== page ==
Worsened

No change [13], [14], [15]

Novel findings

Presentation as IRIS [2], [3]

Histopathological

Granuloma formation

Decreased

Possibly increased [8], [9], [10]

Multibacillary

Increased

No change [8], [9], [10]

 

Immunology of HIV and leprosy co-infection

Patients with tuberculoid leprosy (TT) have a good cell-mediated immune (CMI) response (see Chapter 6.2) to M. leprae, resulting in a few skin lesions which histologically have well-organized lymphocyte (CD68+, CD3+, CD8+, CD4+)-rich granulomas (see Chapter 2.4) with predominantly CD4 T-cells. In contrast, patients with lepromatous leprosy (LL) have a strong humoral response but poor or absent cell-mediated immunity, resulting in the uncontrolled growth of bacilli and disseminated skin lesions (see Chapter 6.2). A histological examination of biopsies from the lesions reveals that the granulomas are comprised of macrophages and a small numbers of CD8 T-cells [9].

HIV affects cell-mediated immunity. It was initially expected that, just as in an M. tuberculosis infection, the decrease in CD4 cells would result in a decreased capacity for mycobacterial containment and thus an increase in disseminated disease. But studies have shown that HIV co-infected patients with a low CD4 count had borderline tuberculoid (BT) lesions with well-formed granuloma and normal numbers of CD4 cells [16]. In contrast, co-infected patients with LL lesions had loose inflammatory infiltrates comprised of macrophages and a small number of almost exclusively CD8 lymphocytes [17], [18]. Carvalho et al. found that a co-infected group exhibits lower CD4:CD8 ratios, higher levels of CD8+ activation, increased Vδ1:Vδ2 T cell ratios (see Chapter 6.2), and decreased percentages of plasmacytoid dendritic cells as compared to HIV-1 mono-infected patients [18]. The exact immunopathological mechanism underlying the possible increase in the frequency of leprosy reactions is not clear. Dysregulation of the immune system and the heightened state of immune activation in HIV infection may be responsible. In addition, a delayed clearance of the M. leprae antigen due to an impaired phagocytic function of macrophages has also been implicated.

Effect of antiretroviral therapy on HIV and leprosy co-infection

So far, an HIV infection has not been reported to increase a patient’s susceptibility to leprosy or to have a significant effect on the pathogenesis of neural or skin lesions. This lack of interaction between leprosy and HIV, especially in comparison to tuberculosis, has been puzzling.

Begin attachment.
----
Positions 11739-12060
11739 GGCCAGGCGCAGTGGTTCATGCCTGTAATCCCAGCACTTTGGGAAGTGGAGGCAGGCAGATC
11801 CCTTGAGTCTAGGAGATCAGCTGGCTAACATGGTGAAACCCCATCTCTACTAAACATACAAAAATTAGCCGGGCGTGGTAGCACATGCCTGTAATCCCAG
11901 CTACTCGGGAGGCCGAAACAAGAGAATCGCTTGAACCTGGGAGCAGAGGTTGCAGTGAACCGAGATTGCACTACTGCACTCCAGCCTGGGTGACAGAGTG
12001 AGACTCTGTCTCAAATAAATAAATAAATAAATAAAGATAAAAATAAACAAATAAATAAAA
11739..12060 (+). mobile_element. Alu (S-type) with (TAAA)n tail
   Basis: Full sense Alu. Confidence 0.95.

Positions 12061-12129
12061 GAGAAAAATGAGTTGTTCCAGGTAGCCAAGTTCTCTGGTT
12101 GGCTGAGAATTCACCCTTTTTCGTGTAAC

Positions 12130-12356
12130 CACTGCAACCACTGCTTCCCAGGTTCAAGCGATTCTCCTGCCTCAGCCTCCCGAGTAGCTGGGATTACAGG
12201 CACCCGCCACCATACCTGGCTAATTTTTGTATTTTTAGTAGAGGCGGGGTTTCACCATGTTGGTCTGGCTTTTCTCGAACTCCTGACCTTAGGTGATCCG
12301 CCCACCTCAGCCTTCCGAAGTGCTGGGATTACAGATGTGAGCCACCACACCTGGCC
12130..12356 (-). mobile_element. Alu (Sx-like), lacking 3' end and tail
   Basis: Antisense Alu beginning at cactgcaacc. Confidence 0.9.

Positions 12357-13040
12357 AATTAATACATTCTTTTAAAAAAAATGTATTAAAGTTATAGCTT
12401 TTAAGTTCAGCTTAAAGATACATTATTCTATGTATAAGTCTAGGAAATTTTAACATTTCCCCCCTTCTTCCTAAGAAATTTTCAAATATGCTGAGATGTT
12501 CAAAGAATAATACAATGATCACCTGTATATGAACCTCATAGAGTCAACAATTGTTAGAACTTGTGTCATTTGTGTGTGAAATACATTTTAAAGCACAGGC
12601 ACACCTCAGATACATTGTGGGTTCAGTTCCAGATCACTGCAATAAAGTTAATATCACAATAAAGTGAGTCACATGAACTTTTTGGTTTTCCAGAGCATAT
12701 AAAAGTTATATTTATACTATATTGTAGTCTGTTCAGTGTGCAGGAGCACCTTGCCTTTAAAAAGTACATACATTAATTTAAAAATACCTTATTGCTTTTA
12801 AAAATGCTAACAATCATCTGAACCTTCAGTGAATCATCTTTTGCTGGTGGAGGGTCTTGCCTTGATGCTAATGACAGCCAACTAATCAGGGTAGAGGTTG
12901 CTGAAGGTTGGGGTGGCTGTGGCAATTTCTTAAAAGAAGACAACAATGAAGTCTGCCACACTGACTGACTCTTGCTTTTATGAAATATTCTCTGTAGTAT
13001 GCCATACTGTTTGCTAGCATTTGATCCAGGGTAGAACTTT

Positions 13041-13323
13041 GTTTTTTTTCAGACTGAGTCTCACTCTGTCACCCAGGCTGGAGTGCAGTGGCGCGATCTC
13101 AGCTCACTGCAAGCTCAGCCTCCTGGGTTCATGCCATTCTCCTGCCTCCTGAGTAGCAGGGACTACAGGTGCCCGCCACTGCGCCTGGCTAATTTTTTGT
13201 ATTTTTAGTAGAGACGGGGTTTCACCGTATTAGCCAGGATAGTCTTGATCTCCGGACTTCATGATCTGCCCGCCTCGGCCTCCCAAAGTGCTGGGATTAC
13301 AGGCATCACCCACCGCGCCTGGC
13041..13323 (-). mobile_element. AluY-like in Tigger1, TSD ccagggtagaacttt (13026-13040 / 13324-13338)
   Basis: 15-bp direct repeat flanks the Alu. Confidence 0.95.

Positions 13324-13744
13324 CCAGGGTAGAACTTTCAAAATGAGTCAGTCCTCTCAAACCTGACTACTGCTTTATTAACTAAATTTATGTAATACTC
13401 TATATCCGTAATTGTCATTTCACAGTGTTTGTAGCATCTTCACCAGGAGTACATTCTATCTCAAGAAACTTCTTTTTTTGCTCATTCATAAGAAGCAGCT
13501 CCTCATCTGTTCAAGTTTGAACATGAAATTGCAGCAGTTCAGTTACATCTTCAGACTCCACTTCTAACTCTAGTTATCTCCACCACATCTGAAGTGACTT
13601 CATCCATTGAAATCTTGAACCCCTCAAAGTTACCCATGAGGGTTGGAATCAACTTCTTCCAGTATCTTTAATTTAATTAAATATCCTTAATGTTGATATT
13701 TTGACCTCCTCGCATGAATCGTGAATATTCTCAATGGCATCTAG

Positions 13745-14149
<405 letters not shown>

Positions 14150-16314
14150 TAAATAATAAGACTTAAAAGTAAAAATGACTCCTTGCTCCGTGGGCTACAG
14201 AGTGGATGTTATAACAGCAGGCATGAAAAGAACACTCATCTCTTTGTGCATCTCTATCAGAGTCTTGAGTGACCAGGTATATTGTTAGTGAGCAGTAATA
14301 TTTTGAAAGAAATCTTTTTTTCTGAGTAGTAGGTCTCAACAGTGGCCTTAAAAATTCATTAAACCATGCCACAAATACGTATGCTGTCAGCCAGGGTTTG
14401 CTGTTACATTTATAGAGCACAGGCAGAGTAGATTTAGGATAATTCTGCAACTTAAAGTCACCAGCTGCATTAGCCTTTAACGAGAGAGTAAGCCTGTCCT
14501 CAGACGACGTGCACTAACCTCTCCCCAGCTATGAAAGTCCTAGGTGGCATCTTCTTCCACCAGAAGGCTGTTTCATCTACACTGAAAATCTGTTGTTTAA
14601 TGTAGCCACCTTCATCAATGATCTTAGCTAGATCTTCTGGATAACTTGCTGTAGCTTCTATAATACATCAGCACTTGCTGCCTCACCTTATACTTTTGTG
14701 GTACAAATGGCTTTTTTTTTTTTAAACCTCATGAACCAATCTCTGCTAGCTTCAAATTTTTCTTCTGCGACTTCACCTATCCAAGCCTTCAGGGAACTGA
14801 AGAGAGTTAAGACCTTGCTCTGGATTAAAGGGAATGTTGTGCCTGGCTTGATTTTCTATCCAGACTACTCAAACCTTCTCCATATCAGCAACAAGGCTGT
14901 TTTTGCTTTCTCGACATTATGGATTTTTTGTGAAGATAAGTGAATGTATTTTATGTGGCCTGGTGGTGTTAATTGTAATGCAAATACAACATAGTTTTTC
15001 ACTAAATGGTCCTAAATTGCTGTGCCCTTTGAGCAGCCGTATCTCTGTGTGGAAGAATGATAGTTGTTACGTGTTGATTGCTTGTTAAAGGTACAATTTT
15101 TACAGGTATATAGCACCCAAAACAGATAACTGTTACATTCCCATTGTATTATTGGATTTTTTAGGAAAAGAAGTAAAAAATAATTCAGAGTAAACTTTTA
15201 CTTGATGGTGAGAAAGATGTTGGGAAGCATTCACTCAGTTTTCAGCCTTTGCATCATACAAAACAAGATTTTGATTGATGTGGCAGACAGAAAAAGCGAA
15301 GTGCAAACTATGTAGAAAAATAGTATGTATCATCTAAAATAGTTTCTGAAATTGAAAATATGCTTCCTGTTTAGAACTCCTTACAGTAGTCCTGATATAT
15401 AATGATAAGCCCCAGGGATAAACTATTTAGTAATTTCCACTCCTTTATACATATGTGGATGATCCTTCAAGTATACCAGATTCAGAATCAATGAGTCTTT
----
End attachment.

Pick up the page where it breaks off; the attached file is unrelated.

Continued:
A Brazilian study following 25 co-infected patients reported on the outcomes of 16 patients already receiving highly active antiretroviral therapy (HAART) when MDT was initiated and 5 patients who started both HAART and MDT at the same time. (The remaining 4 patients were not started on HAART.) No adverse effects due to the therapeutic combination were reported [10]. But since the introduction of HAART in the management of HIV, especially in regions endemic for leprosy, leprosy is increasingly being reported as part of the Immune Reconstitution Inflammatory Syndrome (IRIS).

IRIS is a paradoxical deterioration in clinical status after starting HAART, a deterioration that is attributable to the recovery or reactivation of an individual’s immune response to a latent or sub-clinical process. The HAART regimes currently in use increase the production and redistribution of CD4+ cells with improved pathogen-specific immunity, both to HIV and other pathogens. While improved immunity to HIV is the required effect from HAART, increased immune responses to other opportunistic pathogens or the development of autoimmunity can result in IRIS. The prevalence of IRIS in cohort studies of HIV-positive patients ranges from 3% to more than 50%, varying greatly with the AIDS-defining illness affecting the patient at the start of HAART therapy [19]. The risk factors for the development of IRIS include advanced HIV disease with a CD4+ T-cell count under 50 cells/mm, an unrecognized opportunistic infection or high microbial burden, and the presence of numerous prior opportunistic infections. In addition to leprosy, HAART triggers overt clinical manifestations of co-infection with tuberculosis, cytomegalovirus, herpes zoster, and hepatitis viruses C and B.